As the armored truck bounded down the narrow access road away from the food processing and refinery plant, explosions and gunfire echoed through the humid Peurto Rican evening behind them, the scattered cloud cover lit from beneath by reds and yellows. Marred by deep gouges, shattered reinforced windows, and bullet holes all along the driver’s side, the truck had only one last gate to get through before freedom.

The lone guard, who hours before waved them into the facility after barely glancing at their fake credentials, stepped out of the small security shack, a hand near his rifle but wisely not resting on it. Even at their reckless speed the truck’s team could see his quirked eyebrow and wrinkled brow. The multi-layered security gate did not open for them. “Run him over?” the driver asked his companions, one half of a split effort to destabilize the food giant’s hold on the local economy and its workforce.

Acahya, bleeding profusely from a sniper round she took exiting the ruined facility control room and the taxing effort of casting offensive and defensive spells in the ensuing firefight, painfully lifted her head out of the truck’s bed to take a look at the guard through bleary and bloodshot eyes. She had spent most of her life under the thumb of the vast megacorporation they had just attacked, and had helped lead communities in her native Sonora against their oppression.

Their team’s strike, undertaken on behalf of a would-be rebel leader in San Juan named Maria, would hopefully foment more support for the rising independence movement. She didn’t want to kill any locals she didn’t have to, knowing that good local men and women were forced to work for the corp or risk homelessness, starvation, and death. Her heart, erratically beating as it was with pain and shock, went out to the people of the island, and their plight.

“Give him a chance,” she wheezed, her breaths labored. She could feel the bullet, having entered near her collar bone at a steep angle, digging into her pelvis. It had lanced through her torso and broken a hip on its murderous travel through her body.

Slowing to a stop beside the guard, who wisely made no aggressive movements as the truck neared, the driver calmly rolled down his window, gripping a high-caliber pistol just out of sight. “Hola, officer Rodriguez,” he offered, reading the man’s badge. The driver’s eyes were far icier than his neutral tone.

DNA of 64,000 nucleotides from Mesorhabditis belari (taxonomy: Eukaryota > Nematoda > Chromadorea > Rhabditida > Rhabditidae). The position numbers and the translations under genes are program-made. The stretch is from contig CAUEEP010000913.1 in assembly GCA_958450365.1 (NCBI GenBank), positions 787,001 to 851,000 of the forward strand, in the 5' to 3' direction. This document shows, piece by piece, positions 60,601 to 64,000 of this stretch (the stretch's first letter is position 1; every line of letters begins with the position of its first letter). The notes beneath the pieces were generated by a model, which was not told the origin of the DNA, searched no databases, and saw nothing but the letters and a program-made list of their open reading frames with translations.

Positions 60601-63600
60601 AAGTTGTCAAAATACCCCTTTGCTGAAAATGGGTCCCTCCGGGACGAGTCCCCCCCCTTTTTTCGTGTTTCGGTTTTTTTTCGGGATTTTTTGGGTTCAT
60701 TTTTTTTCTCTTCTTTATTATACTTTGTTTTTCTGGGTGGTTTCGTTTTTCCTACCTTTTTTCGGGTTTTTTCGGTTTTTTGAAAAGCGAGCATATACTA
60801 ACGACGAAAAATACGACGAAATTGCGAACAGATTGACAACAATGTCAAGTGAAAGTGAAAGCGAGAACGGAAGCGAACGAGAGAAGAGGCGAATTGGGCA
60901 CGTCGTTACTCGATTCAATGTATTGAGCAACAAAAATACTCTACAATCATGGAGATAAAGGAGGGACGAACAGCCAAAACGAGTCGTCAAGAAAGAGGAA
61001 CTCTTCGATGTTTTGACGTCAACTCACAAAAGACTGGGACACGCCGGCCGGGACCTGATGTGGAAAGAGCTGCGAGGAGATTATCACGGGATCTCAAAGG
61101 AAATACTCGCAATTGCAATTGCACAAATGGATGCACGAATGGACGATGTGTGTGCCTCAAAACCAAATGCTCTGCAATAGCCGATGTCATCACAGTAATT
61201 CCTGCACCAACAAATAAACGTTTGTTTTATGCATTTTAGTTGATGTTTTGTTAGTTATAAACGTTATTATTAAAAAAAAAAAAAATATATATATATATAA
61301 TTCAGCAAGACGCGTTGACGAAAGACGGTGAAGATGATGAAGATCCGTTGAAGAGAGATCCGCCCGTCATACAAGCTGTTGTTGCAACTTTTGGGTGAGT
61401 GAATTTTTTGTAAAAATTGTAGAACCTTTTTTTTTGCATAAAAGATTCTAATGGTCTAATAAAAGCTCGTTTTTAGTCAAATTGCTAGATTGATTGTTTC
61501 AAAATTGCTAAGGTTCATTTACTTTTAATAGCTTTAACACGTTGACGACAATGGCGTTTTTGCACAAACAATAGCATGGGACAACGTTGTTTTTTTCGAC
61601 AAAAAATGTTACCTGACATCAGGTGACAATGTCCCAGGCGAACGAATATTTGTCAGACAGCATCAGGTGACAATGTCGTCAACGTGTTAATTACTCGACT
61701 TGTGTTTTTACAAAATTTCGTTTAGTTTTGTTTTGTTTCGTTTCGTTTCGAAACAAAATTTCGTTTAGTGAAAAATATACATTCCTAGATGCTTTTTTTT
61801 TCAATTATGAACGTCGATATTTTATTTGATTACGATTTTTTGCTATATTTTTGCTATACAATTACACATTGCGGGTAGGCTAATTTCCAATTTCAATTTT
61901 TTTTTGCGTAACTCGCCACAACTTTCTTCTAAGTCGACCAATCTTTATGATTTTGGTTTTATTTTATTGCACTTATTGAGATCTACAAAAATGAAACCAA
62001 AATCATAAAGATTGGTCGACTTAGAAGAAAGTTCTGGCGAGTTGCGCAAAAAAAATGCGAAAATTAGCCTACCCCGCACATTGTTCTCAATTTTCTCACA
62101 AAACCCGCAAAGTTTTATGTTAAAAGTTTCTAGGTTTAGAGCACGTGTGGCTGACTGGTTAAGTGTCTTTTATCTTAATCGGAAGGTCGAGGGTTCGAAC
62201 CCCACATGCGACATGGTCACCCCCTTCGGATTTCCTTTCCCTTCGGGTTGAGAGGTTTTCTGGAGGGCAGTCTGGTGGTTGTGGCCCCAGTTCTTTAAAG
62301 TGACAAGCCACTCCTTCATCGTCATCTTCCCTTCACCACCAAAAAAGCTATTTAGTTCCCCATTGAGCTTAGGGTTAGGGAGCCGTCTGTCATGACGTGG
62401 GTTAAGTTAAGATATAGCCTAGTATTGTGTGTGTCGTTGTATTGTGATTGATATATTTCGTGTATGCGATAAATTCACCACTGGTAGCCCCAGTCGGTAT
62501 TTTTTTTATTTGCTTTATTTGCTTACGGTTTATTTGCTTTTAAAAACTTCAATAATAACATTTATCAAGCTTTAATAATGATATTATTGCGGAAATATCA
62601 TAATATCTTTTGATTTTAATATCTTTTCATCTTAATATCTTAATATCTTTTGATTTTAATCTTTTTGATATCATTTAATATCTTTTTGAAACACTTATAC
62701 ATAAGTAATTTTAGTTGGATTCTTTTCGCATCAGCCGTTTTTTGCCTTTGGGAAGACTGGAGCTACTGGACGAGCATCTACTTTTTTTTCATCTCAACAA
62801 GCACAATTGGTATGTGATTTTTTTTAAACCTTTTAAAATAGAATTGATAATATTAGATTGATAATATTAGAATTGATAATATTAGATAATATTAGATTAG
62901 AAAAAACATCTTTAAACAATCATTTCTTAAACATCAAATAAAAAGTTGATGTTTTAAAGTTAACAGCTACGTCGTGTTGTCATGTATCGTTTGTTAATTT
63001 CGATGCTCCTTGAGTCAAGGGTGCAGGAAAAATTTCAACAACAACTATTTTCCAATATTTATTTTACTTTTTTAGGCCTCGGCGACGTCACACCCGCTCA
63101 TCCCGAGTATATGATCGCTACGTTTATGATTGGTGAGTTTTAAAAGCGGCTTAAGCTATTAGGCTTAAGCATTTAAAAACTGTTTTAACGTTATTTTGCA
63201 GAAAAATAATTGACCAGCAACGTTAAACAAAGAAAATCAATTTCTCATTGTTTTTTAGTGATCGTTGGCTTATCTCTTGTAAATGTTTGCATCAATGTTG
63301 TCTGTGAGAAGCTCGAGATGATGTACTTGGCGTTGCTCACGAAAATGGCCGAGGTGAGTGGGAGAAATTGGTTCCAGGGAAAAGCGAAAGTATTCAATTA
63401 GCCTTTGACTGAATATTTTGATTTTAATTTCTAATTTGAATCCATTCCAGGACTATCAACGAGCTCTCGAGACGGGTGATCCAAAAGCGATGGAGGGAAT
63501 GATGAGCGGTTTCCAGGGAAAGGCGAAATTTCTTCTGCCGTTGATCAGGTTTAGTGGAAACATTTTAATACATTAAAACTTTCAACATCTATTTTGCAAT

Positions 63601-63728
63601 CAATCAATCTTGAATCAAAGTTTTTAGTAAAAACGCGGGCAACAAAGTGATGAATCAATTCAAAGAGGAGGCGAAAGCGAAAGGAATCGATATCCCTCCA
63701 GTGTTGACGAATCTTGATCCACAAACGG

The guard turned his head to the distant sounds and flashes of destruction, and the approaching wails of more vehicles, likely filled with the plant’s remaining high-threat response teams. “A busy night for a routine inspection,” he said flatly, calmly.

Acahya, the only team member who spoke Spanish natively, answered from the truck bed, her eyes shut tight from pain. “Aztechnology is bleeding your land dry, your people, your futures. It is time for San Juan to tell them you are a free and self-governed Puerto Rico, that doesn’t bow to corporate greed. It is time for revolución.”

Officer Rodriguez nodded, seemingly unfazed by her grievous wounds. “Maria is waiting for you at the dock. Your ship is free to launch as soon as you arrive.” He glanced back in the direction of the plant. “You had better hurry, I think.”

Lifting her shaking hand toward him, rather than offering a handshake as expected, Acahya left a bloody smear on his arm and wrist. Rodriguez looked down at it.

“I bled for you,” she coughed, her teeth awash with crimson. “I bleed for freedom. what do you bleed for, hombre libre?” Her head slumped back down into the truck bed, the last of her energy spent, as a companion started a new bag of saline.

Rodriguez nodded solemnly, slowly, his eyes focused on the dark stain she had left across his clothing and skin. An outsider, willing to fight—and perhaps even die—for his small island. To take on a company with all the money and power in the world, she and her team. He wordlessly triggered the gate to open for the abused truck.

As they drove away, toward the distant lights of San Juan where their exodus awaited, the driver caught one last look of the local man in the rear view mirror. He had thrown his corporate uniform hat into the dust, spitting on it with disgust, before wiping his bloody hand across his cheeks as war paint. He lifted his rifle to his shoulder and slowly walked back toward the plant, toward the corporate hit squad sent to capture or kill the escaping mercenaries.

The heavy security fence closed as the truck passed, and then they were alone in the darkness.

Behind them, gunshots.

This story continues the adventures of Acahya and her shadowrunning crew, beginning with Team Dynamics, expanded on in ¡Viva Aztlán!, more fully revealed in Plumbing the Depths, recovering in A Piece of the Dream Americana, and reliving the past in Smoke Under Water.

Header image by Fajrul Falah from Pixabay